Imagine you are preparing for an early semi-retirement — forced, necessary. Perhaps for health reasons. It’s not the end of your life, or even strictly the end of your career, but it’s probably your last chance to get anything big done. You have a couple months to cram in as much as you can. How do you handle it?
This is what I just did to myself.
When my wife told me that she was going to go to India for nine weeks, I thought, nine weeks?! Nooo, too long! I will be lonely and pathetic by the end! But then: Yesss! I am going to get so much work done …
Both predictions were correct. For years I have had a workaholic’s fantasy of a period of pure, intense productivity. To really buckle down, you have to be an anti-social bachelor. I finally got my shot at this, and I put in 14 hours per day of work for all of December and January.
I took only three days off. I saw almost no one. I rarely left my home office. I barely spoke. I learned to like black coffee.
Sort of the end of my career
For extra flavour, I also knew this would be the last workaholic push of my life. If I don’t stop working like a madman There Will Be Consequences. Although my wife is an inveterate traveller, it’s not a coincidence she left for nine weeks — she was a little bored. Time for a change.
So I didn’t just work unusually hard, I tried to “finish my career” — tie up all the major loose ends, anyway — before a proper holiday, and then permanent semi-retirement. Part-time work for the rest of my life, that is. (When I’m 65, the timesheet of my life will be about the same as anyone who punched the clock 9 to 5 for a few decades — it’s just that I’ve already put in the majority of my hours.)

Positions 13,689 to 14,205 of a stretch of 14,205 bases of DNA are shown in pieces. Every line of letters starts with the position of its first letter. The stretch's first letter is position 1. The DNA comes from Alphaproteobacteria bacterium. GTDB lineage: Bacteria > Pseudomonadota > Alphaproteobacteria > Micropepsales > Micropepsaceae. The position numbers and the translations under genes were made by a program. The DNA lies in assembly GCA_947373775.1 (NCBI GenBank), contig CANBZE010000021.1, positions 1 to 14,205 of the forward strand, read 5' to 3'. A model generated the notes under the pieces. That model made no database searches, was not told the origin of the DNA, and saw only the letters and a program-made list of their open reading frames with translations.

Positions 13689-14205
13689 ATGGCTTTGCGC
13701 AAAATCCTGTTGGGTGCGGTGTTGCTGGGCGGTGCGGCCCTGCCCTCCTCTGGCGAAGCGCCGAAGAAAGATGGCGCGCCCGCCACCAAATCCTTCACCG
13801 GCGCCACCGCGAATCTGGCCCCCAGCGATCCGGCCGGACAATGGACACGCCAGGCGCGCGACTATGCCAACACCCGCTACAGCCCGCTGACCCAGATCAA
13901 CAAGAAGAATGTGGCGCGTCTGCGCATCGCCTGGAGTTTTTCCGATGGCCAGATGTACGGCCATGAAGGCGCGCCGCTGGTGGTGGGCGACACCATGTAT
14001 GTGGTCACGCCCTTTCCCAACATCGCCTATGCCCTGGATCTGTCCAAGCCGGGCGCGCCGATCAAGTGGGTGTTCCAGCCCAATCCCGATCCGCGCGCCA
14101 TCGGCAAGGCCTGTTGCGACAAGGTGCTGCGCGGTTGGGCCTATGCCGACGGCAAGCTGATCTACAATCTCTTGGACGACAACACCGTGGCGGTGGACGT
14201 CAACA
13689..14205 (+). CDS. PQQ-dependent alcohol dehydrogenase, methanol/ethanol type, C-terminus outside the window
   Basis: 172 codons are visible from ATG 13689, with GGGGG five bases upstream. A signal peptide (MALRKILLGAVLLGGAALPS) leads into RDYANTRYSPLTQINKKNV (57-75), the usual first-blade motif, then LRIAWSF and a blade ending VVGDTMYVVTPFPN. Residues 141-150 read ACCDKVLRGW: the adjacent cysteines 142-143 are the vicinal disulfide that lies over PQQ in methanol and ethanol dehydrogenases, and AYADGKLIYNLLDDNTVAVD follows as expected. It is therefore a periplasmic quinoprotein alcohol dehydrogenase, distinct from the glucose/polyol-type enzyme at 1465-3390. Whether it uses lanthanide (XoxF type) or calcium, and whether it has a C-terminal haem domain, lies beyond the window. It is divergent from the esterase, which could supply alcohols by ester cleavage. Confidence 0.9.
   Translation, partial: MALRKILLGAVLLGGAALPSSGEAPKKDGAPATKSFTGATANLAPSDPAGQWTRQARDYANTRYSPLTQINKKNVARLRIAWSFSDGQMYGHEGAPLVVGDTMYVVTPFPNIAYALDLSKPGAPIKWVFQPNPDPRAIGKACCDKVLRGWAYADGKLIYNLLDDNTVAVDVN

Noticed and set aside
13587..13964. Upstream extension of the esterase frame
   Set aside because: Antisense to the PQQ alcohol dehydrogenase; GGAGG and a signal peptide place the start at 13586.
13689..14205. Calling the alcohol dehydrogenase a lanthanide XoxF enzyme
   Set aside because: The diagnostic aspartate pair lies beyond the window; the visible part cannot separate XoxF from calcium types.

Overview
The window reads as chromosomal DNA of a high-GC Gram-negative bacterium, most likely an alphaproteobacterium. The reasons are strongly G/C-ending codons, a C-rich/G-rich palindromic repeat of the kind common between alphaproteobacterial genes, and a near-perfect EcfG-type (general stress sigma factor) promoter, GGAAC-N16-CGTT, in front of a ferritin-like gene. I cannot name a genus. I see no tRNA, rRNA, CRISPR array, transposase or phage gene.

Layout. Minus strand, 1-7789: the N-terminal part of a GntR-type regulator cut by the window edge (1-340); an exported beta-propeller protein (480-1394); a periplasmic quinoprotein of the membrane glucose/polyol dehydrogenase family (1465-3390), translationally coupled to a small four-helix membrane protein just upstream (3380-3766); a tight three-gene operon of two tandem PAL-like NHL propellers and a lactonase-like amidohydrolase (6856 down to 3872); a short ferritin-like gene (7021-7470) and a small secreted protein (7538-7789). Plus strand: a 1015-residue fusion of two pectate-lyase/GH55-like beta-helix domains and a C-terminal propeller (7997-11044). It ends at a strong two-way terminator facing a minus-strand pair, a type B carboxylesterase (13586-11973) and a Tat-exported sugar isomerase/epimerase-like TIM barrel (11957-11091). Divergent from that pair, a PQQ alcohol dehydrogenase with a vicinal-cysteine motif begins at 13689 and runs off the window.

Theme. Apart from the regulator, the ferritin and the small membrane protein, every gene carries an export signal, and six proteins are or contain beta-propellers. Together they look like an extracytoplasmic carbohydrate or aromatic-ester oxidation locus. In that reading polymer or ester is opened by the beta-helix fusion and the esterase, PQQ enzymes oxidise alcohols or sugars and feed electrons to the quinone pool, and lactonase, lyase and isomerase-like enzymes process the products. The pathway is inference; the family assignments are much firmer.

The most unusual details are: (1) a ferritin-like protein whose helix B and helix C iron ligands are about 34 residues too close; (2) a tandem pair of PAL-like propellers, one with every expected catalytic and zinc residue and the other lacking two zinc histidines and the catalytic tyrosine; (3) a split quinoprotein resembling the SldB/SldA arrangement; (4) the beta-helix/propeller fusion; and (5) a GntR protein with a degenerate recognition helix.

So I worked as hard as I possibly could for nine weeks. What do I have to show for it? What have I learned? Time for a post-mortem.
- I wasn’t really much more productive than usual. I already had mad getting-things-done skillz. A few extra hours per week for a couple months is really not that big a deal. It was like giving amphetamines to a chipmunk: “I don’t feel anything. What’s next?”
- Nine days without a wife is a party, but nine weeks is like an illness. I think I slept well once or twice. Ergo, it was not really a “good opportunity” to work. By the end, I was often sleep-deprived to the point where tying my shoes was harder than a sudoku.
- Never try to “finish your career.” What an ego-shredding goal! Having backed myself into that impossible corner, I quickly discovered that there was no chance that I would get done even 5% of what I’d hoped. Three weeks in, I started pulling the plug on major projects that had been on life support for years. To-do list carnage!
- In the bigger picture, all the project abandonment taught me that I seem to be chronically delusional about what I can accomplish in one lifetime. Which is probably an essential skill for entrepreneurs. Most of those illusions were finally exposed in this period, but I kept a few for old time’s sake.
- I’m not quite as fond of extreme social isolation as I liked to think. Am I an introvert? Oh yes. Am I hermit material? No! This quiet writer still likes to go for beers with his brainy buddies and talk about the Star Wars reboot or how exoplanet discoveries are changing the Drake equation.
And now I’m on holiday, which apparently involves blogging. Obviously I couldn’t pull off true sloth if my life depended on it.
Next up: Was it really a “sabbatical”?